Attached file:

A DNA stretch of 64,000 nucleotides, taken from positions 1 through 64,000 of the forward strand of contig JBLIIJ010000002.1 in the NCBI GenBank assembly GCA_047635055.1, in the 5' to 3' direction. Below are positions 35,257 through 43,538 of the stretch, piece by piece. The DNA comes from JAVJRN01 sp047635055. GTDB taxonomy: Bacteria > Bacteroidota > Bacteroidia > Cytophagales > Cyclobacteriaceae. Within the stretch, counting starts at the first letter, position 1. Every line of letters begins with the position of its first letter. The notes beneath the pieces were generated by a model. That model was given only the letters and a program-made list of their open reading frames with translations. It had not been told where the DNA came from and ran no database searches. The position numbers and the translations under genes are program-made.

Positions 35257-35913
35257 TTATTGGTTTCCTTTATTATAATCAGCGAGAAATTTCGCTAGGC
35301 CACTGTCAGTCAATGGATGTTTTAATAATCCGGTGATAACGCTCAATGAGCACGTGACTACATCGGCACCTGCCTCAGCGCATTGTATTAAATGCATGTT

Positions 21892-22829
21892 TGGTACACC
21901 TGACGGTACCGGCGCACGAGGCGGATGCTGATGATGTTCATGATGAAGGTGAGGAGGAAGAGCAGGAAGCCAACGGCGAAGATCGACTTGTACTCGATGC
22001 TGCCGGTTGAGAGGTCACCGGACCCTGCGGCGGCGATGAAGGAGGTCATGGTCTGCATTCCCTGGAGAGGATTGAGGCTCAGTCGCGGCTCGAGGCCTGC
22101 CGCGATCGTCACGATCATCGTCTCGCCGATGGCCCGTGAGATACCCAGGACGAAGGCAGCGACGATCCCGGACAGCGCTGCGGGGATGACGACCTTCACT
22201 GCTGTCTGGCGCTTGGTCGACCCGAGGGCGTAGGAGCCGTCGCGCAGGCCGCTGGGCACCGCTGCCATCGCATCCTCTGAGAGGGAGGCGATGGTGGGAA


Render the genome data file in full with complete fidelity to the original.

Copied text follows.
A DNA stretch of 64,000 nucleotides, taken from positions 1 through 64,000 of the forward strand of contig JBLIIJ010000002.1 in the NCBI GenBank assembly GCA_047635055.1, in the 5' to 3' direction. Below are positions 35,257 through 43,538 of the stretch, piece by piece. The DNA comes from JAVJRN01 sp047635055. GTDB taxonomy: Bacteria > Bacteroidota > Bacteroidia > Cytophagales > Cyclobacteriaceae. Within the stretch, counting starts at the first letter, position 1. Every line of letters begins with the position of its first letter. The notes beneath the pieces were generated by a model. That model was given only the letters and a program-made list of their open reading frames with translations. It had not been told where the DNA came from and ran no database searches. The position numbers and the translations under genes are program-made.

Positions 35257-35913
35257 TTATTGGTTTCCTTTATTATAATCAGCGAGAAATTTCGCTAGGC
35301 CACTGTCAGTCAATGGATGTTTTAATAATCCGGTGATAACGCTCAATGAGCACGTGACTACATCGGCACCTGCCTCAGCGCATTGTATTAAATGCATGTT

Positions 21892-22829
21892 TGGTACACC
21901 TGACGGTACCGGCGCACGAGGCGGATGCTGATGATGTTCATGATGAAGGTGAGGAGGAAGAGCAGGAAGCCAACGGCGAAGATCGACTTGTACTCGATGC
22001 TGCCGGTTGAGAGGTCACCGGACCCTGCGGCGGCGATGAAGGAGGTCATGGTCTGCATTCCCTGGAGAGGATTGAGGCTCAGTCGCGGCTCGAGGCCTGC
22101 CGCGATCGTCACGATCATCGTCTCGCCGATGGCCCGTGAGATACCCAGGACGAAGGCAGCGACGATCCCGGACAGCGCTGCGGGGATGACGACCTTCACT
22201 GCTGTCTGGCGCTTGGTCGACCCGAGGGCGTAGGAGCCGTCGCGCAGGCCGCTGGGCACCGCTGCCATCGCATCCTCTGAGAGGGAGGCGATGGTGGGAA